People dying from climate change
People are now suffering and dying from climate change, Ebi said. And, rising temperatures are adversely affecting pregnancy outcomes.
Sherilee Harper, a lead author on the North American chapter and an associate professor at the University of Alberta’s public health school, said she was personally struck by the impact climate change already is having on the “physical and mental health of many Americans.”
The report highlights a “pressing need to ramp up adaptation,” said Adelle Thomas, a senior Caribbean research associate at Climate Analytics and one of the authors of the report’s summary for policymakers and a chapter on key risks.
‘PAST POINT OF NO RETURN’:Reducing greenhouse gas emissions to zero still won’t stop global warming, study says
Quick action needed
Several authors speaking on a call on Sunday weren’t without hope and the report presents options for taking quick action to avert the worst consequences.
There are multiple pathways communities, countries and the world can pursue to achieve climate resilient development, but the need to act now is “urgent,” said Edward Carr, director of Clark University’s department of international development, community and the environment and a lead author of a chapter on climate resilient development.
“The window for implementing system transitions is narrowing,” Carr said. “We’ve already eliminated some possible pathways because of our past choices.”
Existing development patterns, combined with climate change, are leading the world away from sustainable development, Carr said.
Some of the negative impacts affecting well-being already are accelerating and can’t be prevented, the authors said.
Americans at risk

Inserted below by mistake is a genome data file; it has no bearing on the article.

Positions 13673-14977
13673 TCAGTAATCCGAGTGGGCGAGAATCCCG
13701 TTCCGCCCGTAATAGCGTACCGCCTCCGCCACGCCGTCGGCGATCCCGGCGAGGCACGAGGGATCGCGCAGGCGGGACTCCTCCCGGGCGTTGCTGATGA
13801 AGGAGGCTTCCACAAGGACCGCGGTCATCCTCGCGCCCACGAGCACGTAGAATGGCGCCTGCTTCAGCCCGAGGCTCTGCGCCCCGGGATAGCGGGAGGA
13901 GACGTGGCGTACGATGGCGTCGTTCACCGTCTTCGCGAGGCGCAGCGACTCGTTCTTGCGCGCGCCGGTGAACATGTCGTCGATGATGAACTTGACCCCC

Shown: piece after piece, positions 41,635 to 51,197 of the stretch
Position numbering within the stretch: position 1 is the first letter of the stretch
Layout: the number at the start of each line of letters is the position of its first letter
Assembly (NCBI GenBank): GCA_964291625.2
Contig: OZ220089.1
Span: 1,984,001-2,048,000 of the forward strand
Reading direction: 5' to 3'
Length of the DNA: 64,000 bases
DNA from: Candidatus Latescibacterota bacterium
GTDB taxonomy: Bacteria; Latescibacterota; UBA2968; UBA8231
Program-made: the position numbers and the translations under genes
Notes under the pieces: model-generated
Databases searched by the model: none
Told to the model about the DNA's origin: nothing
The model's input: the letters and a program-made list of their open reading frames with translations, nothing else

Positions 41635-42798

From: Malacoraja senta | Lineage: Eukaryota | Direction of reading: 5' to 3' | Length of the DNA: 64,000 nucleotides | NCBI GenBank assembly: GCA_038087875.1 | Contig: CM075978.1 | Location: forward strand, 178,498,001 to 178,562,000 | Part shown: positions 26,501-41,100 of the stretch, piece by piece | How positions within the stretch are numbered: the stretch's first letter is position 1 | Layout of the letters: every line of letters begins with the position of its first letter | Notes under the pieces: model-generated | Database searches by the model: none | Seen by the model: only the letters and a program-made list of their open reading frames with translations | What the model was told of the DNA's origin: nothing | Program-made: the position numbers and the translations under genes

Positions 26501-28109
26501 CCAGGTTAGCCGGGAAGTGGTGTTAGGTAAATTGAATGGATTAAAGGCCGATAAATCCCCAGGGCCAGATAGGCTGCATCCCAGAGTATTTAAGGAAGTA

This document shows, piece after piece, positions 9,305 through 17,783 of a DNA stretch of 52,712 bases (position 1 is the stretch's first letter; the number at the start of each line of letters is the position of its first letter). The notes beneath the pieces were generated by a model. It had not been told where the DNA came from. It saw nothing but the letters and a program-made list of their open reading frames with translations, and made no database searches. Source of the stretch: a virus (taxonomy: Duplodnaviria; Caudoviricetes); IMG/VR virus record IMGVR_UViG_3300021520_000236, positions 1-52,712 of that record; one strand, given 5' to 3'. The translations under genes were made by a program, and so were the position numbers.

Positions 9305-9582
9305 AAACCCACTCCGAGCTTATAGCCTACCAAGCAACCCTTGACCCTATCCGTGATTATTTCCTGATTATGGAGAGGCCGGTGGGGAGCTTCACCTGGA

Even if global warming is limited to the 1.5 degrees C goal, human life, safety and livelihoods across North America will be placed at risk from sea-level rise, severe storms and hurricanes, especially in coastal areas, the report states.
The increasingly intense storms, “combined with sea-level rise will result in losses and damages, despite our best efforts to adapt,” Thomas said. “And unfortunately, these negative impacts of climate change have disproportionate effects on those that are least able to respond, the poorest and most vulnerable communities.”
Without limiting warming to 1.5 degrees C, the risks to North Americans are expected to intensify rapidly, Harper said. It would result in “irreversible changes to ecosystems, mounting damages to infrastructure and housing, and really stress economic sectors and disrupt livelihoods, mental health, physical health and safety.”
Delays in climate action wrought by misinformation about climate change science have made the need to act even more urgent, Harper said. “That’s led to increasing uncertainty and slowed the recognition of the risks.”
In remarks earlier in February, Pörtner concluded the scientific evidence is unequivocal: “Climate change is a threat to human well-being and the health of the planet. Any further delay in concerted global action will miss a brief and rapidly closing window to secure a livable future.”